Caravan Migrants Sue Trump for ‘Abuse’ of Constitution
While a thousand miles away from the U.S. border, a dozen asylum-seeking migrants in the caravan already have a message for Trump: Stop violating the U.S. Constitution.
A dozen asylum-seeking migrants traveling in the caravan through Central America to the United States are fighting the Trump administration before arriving at the border, filing a class-action lawsuit against the president, the Department of Homeland Security, and the Attorney General, among others.
Filed Thursday evening at the U.S. District Court in Washington, D.C. by twelve Honduran nationals, including six children, the suit alleged that the president’s border policy is “shockingly unconstitutional” and the government is trying to “deter Central Americans from exercising their lawful right to seek asylum in the United States.”
The president’s proposed plan to stop these asylum-seeking migrants at the border, or indefinitely detaining them under unsuitable conditions when they arrive, violates their due-process rights granted under the Fifth Amendment, the suit argued.
“The legal problem with Trump’s plan to stop caravan persons from entering this country is that Plaintiffs are seeking asylum, and Trump simply cannot stop them from legally doing so by using military, or anyone,” read the complaint, which also names the U.S. Immigration and Customs Enforcement and DHS Secretary Kirstjen Nielsen as defendants.
The suit added that it is widely known that Guatemala, Honduras, and El Salvador are “undergoing a well-documented human rights crisis,” and therefore it is within the migrants’ rights to seek asylum under the Administrative Procedures Act and the Declaratory Judgement Act.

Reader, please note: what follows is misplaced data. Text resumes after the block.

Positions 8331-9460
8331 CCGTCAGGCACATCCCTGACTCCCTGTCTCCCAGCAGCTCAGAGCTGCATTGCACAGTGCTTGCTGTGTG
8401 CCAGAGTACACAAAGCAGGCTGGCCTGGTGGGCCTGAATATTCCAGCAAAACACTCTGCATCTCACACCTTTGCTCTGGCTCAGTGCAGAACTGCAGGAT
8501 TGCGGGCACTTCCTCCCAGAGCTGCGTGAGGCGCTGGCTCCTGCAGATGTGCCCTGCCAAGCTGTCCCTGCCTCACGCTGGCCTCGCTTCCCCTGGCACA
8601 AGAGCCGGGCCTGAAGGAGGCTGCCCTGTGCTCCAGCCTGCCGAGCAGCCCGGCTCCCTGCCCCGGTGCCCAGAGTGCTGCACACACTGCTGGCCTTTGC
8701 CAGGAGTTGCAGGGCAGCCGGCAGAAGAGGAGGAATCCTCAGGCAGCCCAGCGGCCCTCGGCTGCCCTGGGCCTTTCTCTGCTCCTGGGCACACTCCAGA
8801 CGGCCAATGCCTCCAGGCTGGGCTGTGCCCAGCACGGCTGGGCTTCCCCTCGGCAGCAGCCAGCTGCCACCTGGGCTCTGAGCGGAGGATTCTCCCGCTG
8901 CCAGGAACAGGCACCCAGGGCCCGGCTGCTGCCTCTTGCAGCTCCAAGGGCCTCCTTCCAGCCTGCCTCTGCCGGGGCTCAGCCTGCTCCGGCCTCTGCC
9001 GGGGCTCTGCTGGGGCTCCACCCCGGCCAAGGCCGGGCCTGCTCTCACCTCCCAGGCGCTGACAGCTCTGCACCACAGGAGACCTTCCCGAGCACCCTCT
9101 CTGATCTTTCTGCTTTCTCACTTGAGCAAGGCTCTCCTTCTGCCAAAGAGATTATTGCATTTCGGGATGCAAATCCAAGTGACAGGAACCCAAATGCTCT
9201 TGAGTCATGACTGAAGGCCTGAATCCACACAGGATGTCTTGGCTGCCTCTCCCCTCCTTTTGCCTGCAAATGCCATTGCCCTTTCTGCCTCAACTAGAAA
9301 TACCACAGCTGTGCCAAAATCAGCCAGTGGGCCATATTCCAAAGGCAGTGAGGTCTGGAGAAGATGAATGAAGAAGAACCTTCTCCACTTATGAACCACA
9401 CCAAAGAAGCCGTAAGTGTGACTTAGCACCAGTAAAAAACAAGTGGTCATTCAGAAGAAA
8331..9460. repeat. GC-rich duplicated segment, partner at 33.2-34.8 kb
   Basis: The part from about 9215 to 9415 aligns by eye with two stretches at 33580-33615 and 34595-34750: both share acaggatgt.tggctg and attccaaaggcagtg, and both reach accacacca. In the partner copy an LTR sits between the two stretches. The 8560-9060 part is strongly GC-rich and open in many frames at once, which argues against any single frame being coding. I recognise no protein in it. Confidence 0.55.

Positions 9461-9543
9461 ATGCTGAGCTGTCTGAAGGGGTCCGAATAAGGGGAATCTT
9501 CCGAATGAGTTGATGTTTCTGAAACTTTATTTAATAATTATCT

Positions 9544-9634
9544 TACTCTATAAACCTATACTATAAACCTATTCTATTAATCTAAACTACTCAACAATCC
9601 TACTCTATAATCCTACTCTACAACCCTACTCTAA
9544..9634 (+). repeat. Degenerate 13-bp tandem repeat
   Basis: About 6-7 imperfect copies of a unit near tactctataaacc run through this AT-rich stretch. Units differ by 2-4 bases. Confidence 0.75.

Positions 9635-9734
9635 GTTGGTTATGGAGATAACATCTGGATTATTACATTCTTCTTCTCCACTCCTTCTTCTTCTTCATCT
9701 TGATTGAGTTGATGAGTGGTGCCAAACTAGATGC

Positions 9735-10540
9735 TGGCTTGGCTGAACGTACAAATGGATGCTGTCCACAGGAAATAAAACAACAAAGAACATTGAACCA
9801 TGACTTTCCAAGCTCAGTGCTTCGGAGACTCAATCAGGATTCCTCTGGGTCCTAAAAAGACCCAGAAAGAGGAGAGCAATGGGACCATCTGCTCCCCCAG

“President Trump has begun hysterically asserting without any evidence that “many criminals” and “many gang members” are in this “onslaught of migrant,” the suit stated. “In an effort to create fear and hysteria, Trump has gone so far as to call this “an invasion of our County. Despite these statements and actions, Trump has been unable to produce any evidence of criminals and gang members within the caravan, which has largely proceeded peacefully on its journey.”
Mike Donovan, president of Nexus Services, the firm that filed the lawsuit, argued that federal law allows migrants to apply for asylum in the United States. Additionally, he argued, the migrants’ rights are being infringed upon by the Trump administrations “increased enforcement” policies, like separating families or using military force at the border.
“The President’s rhetoric has inspired gun-toting racists to flood the border with the desire to shoot and kill migrants, many of whom are women and children,” Donovan said in a statement obtained by The Daily Beast on Friday.
He continued: “The President is violating federal law, trampling the rights of Americans and legal immigrants to be free from use of the military for law enforcement, and has set up a potential catastrophe at the US/Mexico border all in the name of white nationalism and with the objective of scoring political points.”
This filing comes as a response to Trump’s increasingly negative rhetoric about the caravan, including his public promises on Thursday to take executive action next week to end “abuse” of the U.S. asylum system.